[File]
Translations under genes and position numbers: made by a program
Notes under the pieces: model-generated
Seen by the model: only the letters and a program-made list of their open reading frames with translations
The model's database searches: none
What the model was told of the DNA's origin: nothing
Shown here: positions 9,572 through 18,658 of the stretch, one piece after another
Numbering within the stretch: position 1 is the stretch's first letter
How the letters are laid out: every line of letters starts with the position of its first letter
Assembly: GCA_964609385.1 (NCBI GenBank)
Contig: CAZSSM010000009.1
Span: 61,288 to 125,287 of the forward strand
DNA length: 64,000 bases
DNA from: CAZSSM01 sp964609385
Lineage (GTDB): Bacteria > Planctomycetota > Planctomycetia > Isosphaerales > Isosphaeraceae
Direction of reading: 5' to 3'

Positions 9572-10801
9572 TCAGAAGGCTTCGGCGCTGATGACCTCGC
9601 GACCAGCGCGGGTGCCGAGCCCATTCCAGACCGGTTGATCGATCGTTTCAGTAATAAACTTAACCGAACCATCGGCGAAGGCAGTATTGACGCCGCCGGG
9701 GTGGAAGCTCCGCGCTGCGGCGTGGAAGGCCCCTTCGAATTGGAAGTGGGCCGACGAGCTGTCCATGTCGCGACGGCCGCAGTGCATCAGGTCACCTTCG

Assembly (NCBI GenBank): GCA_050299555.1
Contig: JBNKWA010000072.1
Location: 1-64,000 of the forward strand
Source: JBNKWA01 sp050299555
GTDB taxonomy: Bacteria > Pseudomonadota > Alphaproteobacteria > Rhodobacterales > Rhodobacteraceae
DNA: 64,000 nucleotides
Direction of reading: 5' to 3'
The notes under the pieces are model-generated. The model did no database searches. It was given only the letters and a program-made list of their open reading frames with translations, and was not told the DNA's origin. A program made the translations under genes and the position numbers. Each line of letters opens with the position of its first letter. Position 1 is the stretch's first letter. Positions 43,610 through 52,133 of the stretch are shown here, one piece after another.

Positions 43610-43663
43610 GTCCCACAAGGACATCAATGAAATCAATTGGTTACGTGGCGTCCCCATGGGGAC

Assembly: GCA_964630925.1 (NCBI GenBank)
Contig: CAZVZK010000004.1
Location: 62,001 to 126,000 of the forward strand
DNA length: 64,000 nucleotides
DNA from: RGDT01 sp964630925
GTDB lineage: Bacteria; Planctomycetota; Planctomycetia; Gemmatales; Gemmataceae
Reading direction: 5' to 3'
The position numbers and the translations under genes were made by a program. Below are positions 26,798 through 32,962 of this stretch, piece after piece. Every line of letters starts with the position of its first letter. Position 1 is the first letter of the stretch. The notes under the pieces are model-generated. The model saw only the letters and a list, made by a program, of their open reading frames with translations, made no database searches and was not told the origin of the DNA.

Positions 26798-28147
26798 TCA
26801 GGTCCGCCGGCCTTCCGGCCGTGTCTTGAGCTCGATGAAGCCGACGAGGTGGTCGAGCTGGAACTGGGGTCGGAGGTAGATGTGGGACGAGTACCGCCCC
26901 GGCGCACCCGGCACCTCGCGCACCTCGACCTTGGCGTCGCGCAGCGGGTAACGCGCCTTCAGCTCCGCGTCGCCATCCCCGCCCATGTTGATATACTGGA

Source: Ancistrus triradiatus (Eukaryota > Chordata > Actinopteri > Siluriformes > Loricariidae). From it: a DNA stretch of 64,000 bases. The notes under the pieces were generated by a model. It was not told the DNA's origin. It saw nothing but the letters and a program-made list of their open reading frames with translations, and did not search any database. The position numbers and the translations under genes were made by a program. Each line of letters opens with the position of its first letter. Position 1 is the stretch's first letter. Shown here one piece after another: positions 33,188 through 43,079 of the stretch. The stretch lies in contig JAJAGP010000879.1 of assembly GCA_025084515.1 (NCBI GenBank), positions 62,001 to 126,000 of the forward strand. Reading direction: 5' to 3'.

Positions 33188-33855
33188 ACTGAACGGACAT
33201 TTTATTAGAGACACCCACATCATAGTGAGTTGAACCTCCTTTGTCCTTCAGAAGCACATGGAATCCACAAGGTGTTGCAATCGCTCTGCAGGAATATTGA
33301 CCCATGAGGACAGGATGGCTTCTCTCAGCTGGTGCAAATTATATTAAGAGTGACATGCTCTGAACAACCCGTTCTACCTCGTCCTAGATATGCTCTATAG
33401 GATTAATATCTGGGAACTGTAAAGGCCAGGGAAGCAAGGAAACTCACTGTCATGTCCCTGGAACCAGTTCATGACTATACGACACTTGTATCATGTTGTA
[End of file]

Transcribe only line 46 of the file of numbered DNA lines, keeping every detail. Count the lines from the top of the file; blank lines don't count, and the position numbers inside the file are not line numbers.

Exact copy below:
33301 CCCATGAGGACAGGATGGCTTCTCTCAGCTGGTGCAAATTATATTAAGAGTGACATGCTCTGAACAACCCGTTCTACCTCGTCCTAGATATGCTCTATAG